Audit Report: The Diocese of Cloyne failed to alert health authorities to a child sex abuse allegation, in contravention of existing child protection guidelines, a Health Service Executive (HSE) report has found.
The report of a HSE audit, examining the handling of child-protection policies in Catholic dioceses cited evidence that the diocese was in breach of the Ferns child protection guidelines.
The audit report said the Bishop of Cloyne John Magee had "acknowledged his error in this respect". It said misunderstandings relating to the roles and responsibilities in this area led to the failure.
Despite this, the report said there was no need to refer the Diocese of Cloyne to a commission of investigation established by the Government.
It made a similar recommendations in respect of the other dioceses, saying there was no need for their further investigation by the Commission of Investigation into the Dublin Archdiocese.
But it said bishops in all dioceses refused to answer a section requesting detailed information on complaints and allegations on child sex abuse involving members of the clergy for legal reasons.
As a result, the HSE audit was unable to verify fully the extent to which child protection policies were being implemented in various dioceses.
This section of the audit - Section 5 - sought detailed information on allegations of child sexual abuse against members of the clergy and whether these allegations had been brought to the attention of civil authorities.
"The bishops identified that section five presented insurmountable difficulties in relation to confidentiality given that appropriate legal arrangements had not been put in place.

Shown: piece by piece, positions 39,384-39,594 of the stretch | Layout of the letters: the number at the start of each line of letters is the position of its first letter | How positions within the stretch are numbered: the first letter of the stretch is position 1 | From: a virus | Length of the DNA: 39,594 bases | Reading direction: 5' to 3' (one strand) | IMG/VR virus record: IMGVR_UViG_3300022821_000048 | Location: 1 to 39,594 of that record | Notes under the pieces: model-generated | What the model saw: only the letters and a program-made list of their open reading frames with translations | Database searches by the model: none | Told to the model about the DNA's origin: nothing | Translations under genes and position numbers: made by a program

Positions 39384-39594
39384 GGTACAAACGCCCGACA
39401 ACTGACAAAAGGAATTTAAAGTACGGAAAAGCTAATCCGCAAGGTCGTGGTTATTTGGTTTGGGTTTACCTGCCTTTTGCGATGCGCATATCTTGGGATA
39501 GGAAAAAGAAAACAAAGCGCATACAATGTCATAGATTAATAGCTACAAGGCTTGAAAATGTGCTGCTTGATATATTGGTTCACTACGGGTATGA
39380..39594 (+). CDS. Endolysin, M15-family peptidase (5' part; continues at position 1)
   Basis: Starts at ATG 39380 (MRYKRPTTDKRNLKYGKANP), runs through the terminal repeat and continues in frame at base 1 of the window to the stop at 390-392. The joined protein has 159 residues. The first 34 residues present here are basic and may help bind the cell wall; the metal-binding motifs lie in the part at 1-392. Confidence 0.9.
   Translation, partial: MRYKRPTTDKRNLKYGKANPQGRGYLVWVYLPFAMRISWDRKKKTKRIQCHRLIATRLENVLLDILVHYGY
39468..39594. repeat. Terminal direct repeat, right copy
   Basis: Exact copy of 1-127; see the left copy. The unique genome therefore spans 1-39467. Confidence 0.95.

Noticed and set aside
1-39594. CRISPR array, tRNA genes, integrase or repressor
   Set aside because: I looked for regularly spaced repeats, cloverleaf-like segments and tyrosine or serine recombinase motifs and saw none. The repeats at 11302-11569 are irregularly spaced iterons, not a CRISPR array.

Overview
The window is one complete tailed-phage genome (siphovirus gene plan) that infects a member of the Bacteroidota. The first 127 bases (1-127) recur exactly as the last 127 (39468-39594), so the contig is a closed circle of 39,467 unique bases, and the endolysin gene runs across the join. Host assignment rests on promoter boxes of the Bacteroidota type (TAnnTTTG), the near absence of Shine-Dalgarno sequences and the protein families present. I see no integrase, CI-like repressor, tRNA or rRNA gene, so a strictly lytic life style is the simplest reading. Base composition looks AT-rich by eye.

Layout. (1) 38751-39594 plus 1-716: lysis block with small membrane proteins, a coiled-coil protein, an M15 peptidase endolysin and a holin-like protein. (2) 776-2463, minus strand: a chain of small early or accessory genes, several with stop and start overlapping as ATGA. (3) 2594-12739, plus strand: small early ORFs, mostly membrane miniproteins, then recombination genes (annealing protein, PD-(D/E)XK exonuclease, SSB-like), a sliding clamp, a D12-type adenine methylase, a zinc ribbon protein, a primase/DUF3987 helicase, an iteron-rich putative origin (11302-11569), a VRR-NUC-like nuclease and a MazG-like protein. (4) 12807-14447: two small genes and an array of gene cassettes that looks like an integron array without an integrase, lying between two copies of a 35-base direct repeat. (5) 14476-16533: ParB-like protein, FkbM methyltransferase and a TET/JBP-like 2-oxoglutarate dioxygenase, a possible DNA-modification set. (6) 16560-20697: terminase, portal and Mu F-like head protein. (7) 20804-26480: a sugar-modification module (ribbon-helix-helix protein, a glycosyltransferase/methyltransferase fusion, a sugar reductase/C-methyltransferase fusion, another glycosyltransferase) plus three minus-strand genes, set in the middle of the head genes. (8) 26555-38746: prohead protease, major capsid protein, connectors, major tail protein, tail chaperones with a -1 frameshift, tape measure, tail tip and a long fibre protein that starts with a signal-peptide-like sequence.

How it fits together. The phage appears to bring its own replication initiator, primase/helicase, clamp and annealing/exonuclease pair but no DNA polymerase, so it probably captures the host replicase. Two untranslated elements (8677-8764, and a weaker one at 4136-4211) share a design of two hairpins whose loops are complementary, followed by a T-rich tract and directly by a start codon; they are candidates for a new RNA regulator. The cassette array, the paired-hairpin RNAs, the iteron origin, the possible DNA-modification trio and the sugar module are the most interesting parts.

"That in essence the disclosure of such confidential information was required by the audit could not be actioned," the audit report says.
It said the HSE, following its own legal advice, decided to proceed with the audit without seeking information under this section.
On the basis of replies by dioceses to the audit, the HSE said it was satisfied that that there was no "prima facie case of serious non-compliance with the Ferns recommendations".
The only concerns focused on the Diocese of Cloyne which was not "fully compliant" with the Ferns recommendations.
The report said the bishop had since taken steps to become compliant with the guidelines.
This included the removal of the alleged perpetrators from ministry; affording pastoral care to the complainants; risk assessment of the alleged perpetrators by an agency which works with sex offenders; and ongoing supervision of the offenders.
The audit report said the HSE had put in place a number of actions to assist the diocese to help ensure the diocese child protection guidelines are strengthened.
On foot of such developments, the HSE audit said a referral of Cloyne to the Commission of Investigation in the Dublin Archdiocese was "not warranted".
In the national audit, the HSE report says a number of issues were raised by bishops regarding procedures for reporting possible cases of clerical abuse to the HSE and gardaí.
All bishops affirmed that cases of possible or known abuse were notified "without delay". Each diocese reported that they had a designated person to whom allegations or suspicions of child sexual abuse were reported and that written records were kept.
While the audit noted that a majority of dioceses said they had a child protection training programme in place, the HSE stated it was "disappointing" that a minority of dioceses did not.
The report also contained comments from bishops on child-protection guidelines.
One comment cited was the need to consider urgently legislation for proper monitoring of sex offenders in the Republic.
Overall, the HSE report says the audit had provided a substantial amount of information on child protection policies, practices and procedures within Catholic dioceses.